The combination of low vehicle ownership and robust economies has led to very rapid growth in the vehicle fleets in China and India in recent years. The number of vehicles in China has been growing at an annual rate of almost 13 percent for 30 years, nearly doubling every 5 years. India’s fleet has been expanding at more than 7 percent per year . While together these two countries now account for only a small percentage of the vehicles on the road, that percentage can be expected to grow as these countries continue to industrialize in the years to come.
The growing use of internal combustion vehicles, especially in urban areas, will increase congestion, raise the demand for oil, worsen air pollution, and increase emissions of a variety of greenhouse gases, including methane, ozone, carbon monoxide, nitrous oxide, and, most important, CO2.
Worldwide, motor vehicles currently emit well over 900 million metric tons of CO2 each year. These emissions account for more than 15 percent of global fossil fuel CO2 releases . Because of their large vehicle fleets, developed countries are responsible for a commensurately large share of emissions. In 1993, the countries of the Organisation for Economic Co-Operation and Development (OECD) accounted for about two thirds of total world CO2 emissions from motor vehicles, although these countries represented only 16 percent of the world’s population. If the linear growth in emissions characterizing the past 20 years were to continue into the next century, OECD countries would still account for fully 60 percent of global motor vehicle emissions by the year 2050 .
Given the likely growth of the world vehicle fleet, the problems of global warming and urban air pollution will almost certainly need to be addressed by making a long-term shift away from oil as the universal energy source for transportation. But designing a new generation of resource-efficient, environmentally friendly vehicles is one of the most challenging technological problems facing the industrialized world. Most of the major automakers around the world are responding to this challenge and are actively developing more efficient conventionally fueled vehicles as well as so-called alternatively fueled vehicles. The latter are variously powered by fossil fuels (called hybrid vehicles), electric batteries, or hydrogen. In all cases, the vehicles have electric drives, meaning they are ultimately driven by electric motors.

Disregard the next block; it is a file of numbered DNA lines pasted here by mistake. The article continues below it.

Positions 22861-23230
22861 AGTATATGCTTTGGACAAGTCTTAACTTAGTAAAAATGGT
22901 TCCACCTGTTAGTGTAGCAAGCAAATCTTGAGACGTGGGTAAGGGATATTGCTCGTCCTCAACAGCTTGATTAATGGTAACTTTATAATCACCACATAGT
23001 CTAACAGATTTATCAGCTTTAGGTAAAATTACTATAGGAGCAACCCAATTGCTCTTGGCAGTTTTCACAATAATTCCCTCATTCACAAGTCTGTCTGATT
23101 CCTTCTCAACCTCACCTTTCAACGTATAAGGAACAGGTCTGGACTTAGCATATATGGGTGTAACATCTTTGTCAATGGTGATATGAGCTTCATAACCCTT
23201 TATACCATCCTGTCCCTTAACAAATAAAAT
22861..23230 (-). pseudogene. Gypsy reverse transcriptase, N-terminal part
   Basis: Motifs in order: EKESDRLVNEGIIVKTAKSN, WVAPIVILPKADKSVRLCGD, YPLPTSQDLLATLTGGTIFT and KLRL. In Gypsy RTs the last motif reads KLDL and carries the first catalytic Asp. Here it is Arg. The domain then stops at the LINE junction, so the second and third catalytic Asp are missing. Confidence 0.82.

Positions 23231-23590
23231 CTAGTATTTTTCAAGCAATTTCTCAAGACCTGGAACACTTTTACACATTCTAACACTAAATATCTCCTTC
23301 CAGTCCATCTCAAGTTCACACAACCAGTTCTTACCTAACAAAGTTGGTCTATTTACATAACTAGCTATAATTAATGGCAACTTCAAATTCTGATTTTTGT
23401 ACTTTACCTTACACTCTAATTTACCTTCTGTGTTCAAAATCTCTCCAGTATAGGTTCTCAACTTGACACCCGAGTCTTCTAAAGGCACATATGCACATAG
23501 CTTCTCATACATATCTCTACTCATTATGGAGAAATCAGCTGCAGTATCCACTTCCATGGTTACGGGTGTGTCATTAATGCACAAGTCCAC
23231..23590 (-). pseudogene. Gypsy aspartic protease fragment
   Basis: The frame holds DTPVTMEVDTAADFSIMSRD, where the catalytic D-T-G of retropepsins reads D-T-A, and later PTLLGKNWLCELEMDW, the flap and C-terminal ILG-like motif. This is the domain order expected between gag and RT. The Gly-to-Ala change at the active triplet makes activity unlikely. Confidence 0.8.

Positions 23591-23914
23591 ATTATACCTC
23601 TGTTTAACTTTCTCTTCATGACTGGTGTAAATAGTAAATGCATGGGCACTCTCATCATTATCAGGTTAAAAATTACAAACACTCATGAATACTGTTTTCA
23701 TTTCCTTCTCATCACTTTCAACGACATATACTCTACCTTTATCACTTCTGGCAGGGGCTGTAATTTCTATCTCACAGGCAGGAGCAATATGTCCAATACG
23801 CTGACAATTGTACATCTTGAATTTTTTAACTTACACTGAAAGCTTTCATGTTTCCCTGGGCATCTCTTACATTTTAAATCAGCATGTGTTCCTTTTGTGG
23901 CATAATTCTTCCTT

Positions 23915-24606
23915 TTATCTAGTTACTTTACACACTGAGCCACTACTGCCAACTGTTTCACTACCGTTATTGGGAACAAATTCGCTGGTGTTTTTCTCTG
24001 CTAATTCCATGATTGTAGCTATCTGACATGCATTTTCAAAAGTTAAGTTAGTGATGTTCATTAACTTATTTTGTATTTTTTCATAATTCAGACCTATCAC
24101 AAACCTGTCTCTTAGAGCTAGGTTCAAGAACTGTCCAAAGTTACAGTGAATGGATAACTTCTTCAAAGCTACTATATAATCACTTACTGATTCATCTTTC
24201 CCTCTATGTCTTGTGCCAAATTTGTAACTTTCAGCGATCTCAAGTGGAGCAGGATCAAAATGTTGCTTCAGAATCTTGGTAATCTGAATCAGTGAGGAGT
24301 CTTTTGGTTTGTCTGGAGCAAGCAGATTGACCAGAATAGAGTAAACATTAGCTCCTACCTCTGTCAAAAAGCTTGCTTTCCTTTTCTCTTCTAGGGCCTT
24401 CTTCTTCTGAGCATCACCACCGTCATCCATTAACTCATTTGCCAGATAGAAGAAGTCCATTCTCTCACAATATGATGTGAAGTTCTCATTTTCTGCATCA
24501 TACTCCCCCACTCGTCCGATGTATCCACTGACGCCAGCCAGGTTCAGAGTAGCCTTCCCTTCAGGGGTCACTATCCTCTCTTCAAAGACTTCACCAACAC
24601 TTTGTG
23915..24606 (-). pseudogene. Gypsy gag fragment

In a typical hybrid configuration, a small, clean, internal combustion engine or gas turbine generates electricity that can power the car directly through its motors or charge on-board batteries. In some designs, the gasoline (or other liquid hydrocarbon, such as methanol) is broken down into hydrogen and CO2 and the hydrogen is then used to power a fuel cell that produces electricity, which in turn powers the vehicle. Hybrid vehicles powered by fossil fuels are much more efficient than today’s standard vehicle designs but still emit CO2. In this sense, they are not a long-term solution.
Battery-powered vehicles are actively being developed by several automakers, and a small number are currently in use. The driving range of battery-powered vehicles using two of the most promising long-range batteries – nickel-metal hydrid and lithium batteries – is well over 62 kilometers, but battery costs are still very high. In one promising battery system, developed by Electric Fuel, Ltd., of Israel, long-range zinc-air batteries are removed entirely from the vehicles after they run down and replaced by fresh ones, shortening the refueling time. The run-down batteries are then recharged and used again. Large-scale tests of this system in Germany have yielded positive results so far. Fuel-cell vehicles with the hydrogen stored in high pressure tanks have also been tested; the biggest remaining problem is developing a less bulky, low-cost storage system for the hydrogen.
Because developments in car design and propulsion are progressing rapidly, there is no indication yet which combination of hydrogen fuel cells, batteries, or other technologies will power the vehicles of the 21st Century.
1. United Nations (U.N.) Population Division, World Population Prospects 1950-2050 (The 1996 Revision), on diskette (U.N., New York, 1996).
3. Op. cit. 1.
4. United Nations (U.N.) Population Division, World Population Prospects 1950-2050: The 1996 Revision, Annex 1: Demographic Indicators (U.N., New York, 1997), pp. 11-45.
5. Ibid., p. 121.
6. Op. cit. 4, pp. 124-125.
7. Op. cit. 1.
8. Op. cit. 4, Table A.18, pp. 120-122.